It's hard to really pin down the number of casual restaurants that have gone, or are currently going, tip-free. Hoffman shared a spreadsheet of 212 restaurants. For this story, I reached out to 30 around the country, and heard back from half.
As you might expect, opinions and experiences were all over the map. ChefStable's Kurt Huffman was the most vociferous opponent of going tip-free after doing it at his beer hall, Loyal Legion. Huffman was paying $18 an hour to front of the house (which would get another $3 an hour because "people still left tips no matter what we said") but after four months he sat the staff down and admitted he didn't think it was working. Customers were weirded out and drinking less. Servers weren't making as much. The bar was losing money. "My hubris had overwhelmed my business sense," he said.
When it switched back, Huffman kept the pay raise for the back of the house but started paying servers $10 an hour again. Within one business cycle, the servers began averaging $32 an hour, making 50% more than they were during the no-tipping experiment. On top of that, Huffman's costs went from $21 an hour to pay front of the house (including tax) to $12. "I'd cut my costs in half and raised my server wages by 50%. And this is the only one of my restaurants out of 20 where we've had no issues keeping kitchen staff."
He admits Loyal Legion's size (there are only two people in the kitchen, as opposed to a bigger restaurant with, say, 12-14) also helps. "I'm not sure how you'd digest the cost of the raise to the back of the house in a big restaurant." But he's also wary of the idea that the system can really change. "When you start embracing the hubris of trying to alter an entire business model, it's really risky. All I can say is 'good luck with that.'"
Adam Hebert, managing partner at The Radler in Chicago, also moved back to tipping after a year, but had a considerably better experience. "Switching back was one of the hardest decisions I've made in this business." Hebert said that eliminating tipping offered up "so many positive aspects, it was mind-blowing." He rattled some off: "Restaurant was easier to manage, entire staff was more hospitable and effective, entire atmosphere much more positive."
One of the biggest criticisms of no tipping is that service drops off, but Hebert disagrees. "Service got better -- the mentality of why we're doing what we're doing changed. Before, no one wanted to help anyone else be a server either, because they were territorial, but now the more senior servers started training each other to gain more responsibility. I had bussers who'd been just that for eight or nine years, and now they're learning how to talk about beer, and make simple cocktails, and do things to help out the staff, because everyone benefitted."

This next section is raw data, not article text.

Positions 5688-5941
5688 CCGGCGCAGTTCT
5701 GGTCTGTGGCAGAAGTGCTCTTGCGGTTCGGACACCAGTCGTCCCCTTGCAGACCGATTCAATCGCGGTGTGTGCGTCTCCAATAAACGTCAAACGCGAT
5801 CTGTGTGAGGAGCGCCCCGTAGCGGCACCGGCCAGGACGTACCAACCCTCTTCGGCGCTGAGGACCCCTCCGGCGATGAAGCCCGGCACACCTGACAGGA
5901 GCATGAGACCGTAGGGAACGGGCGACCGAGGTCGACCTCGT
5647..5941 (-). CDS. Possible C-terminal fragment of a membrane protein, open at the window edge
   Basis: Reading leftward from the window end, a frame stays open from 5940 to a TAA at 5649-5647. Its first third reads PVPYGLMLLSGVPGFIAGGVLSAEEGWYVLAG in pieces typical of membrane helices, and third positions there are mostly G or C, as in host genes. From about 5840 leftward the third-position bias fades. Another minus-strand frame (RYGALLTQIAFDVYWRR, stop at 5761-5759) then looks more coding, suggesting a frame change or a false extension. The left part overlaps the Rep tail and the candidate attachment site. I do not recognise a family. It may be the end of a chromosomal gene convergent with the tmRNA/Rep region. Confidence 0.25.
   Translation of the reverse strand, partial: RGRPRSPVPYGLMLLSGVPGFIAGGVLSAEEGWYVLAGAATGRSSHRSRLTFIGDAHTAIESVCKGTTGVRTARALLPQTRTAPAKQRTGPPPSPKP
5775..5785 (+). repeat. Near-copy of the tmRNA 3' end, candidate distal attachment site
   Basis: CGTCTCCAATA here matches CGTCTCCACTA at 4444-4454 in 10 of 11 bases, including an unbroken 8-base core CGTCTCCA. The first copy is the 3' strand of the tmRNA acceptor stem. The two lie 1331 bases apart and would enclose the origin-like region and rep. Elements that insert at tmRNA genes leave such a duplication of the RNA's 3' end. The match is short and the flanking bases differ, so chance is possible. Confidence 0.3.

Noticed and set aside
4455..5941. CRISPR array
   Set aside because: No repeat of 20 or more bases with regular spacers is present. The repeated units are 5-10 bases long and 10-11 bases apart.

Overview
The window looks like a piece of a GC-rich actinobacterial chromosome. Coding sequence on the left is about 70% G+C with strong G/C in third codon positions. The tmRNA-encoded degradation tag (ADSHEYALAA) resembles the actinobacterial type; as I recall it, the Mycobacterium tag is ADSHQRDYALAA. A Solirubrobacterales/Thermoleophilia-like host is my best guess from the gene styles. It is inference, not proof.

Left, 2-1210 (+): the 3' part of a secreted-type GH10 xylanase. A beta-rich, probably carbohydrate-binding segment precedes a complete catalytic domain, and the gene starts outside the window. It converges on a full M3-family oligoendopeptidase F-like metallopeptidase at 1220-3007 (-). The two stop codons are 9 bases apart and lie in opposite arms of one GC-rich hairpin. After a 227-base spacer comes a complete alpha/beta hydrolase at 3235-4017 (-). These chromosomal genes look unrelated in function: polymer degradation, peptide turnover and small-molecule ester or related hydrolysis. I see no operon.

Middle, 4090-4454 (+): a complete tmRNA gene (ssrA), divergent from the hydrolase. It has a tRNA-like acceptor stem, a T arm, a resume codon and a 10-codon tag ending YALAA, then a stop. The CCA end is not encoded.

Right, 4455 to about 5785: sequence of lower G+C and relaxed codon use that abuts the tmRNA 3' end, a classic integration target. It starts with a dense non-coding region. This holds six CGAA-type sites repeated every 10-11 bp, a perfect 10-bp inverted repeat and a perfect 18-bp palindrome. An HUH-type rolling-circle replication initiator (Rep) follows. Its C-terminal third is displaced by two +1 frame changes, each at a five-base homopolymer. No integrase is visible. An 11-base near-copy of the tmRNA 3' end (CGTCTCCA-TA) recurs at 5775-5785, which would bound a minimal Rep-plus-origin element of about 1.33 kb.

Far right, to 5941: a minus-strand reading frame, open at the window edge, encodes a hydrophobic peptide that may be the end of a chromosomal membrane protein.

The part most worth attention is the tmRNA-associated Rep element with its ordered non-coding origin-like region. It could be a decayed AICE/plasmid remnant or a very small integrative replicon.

In the end, he said, they had to switch back because of two reasons. The first was financial. "We just didn't make enough money to sustain it, honestly." The second was more complicated. "It was kind of a turn-off for people coming in," said Hebert. "A turn-off in the sense that they didn't understand it. And it's not the consumer's job to care because they have no incentive to say, 'I want this to be different.' Until that happens, I think we'll have a hard time changing what we're doing."
Chef Cara Stadler, who, along with her mother, owns and operates Brunswick's Tao Yuan and Portland's BaoBao Dumpling House, became the first Maine restaurant owner to make the switch, adding a service charge. Now three months in, she -- like many others -- immediately noticed a change in the way people ordered. "They're now spending more money on food and less on alcohol. It's just hard to rationalize that second drink with the surcharge."
After the change, she lost 50% of her front-of-the-house staff. And she admits to taking a financial hit, estimating losing, at least in the short term, "$30,000 or so." Despite that, she remains philosophically opposed to tipping.
"Everyone talks about sustainability of their food, but I think we should be talking about sustainability of our staff, too," she said. "At what point is it worth just paying your bills if it's to all these unhappy ends? Americans have shown that they'll take moral stands if they feel like a company is mistreating their employees [she mentions Walmart], but I'm just not sure if the American public is truly informed as to what's happening in restaurants right now. I have to believe that once they really know, they'll be ready to make that change."
Stadler laughed. "God, I hope it happens sooner rather than later."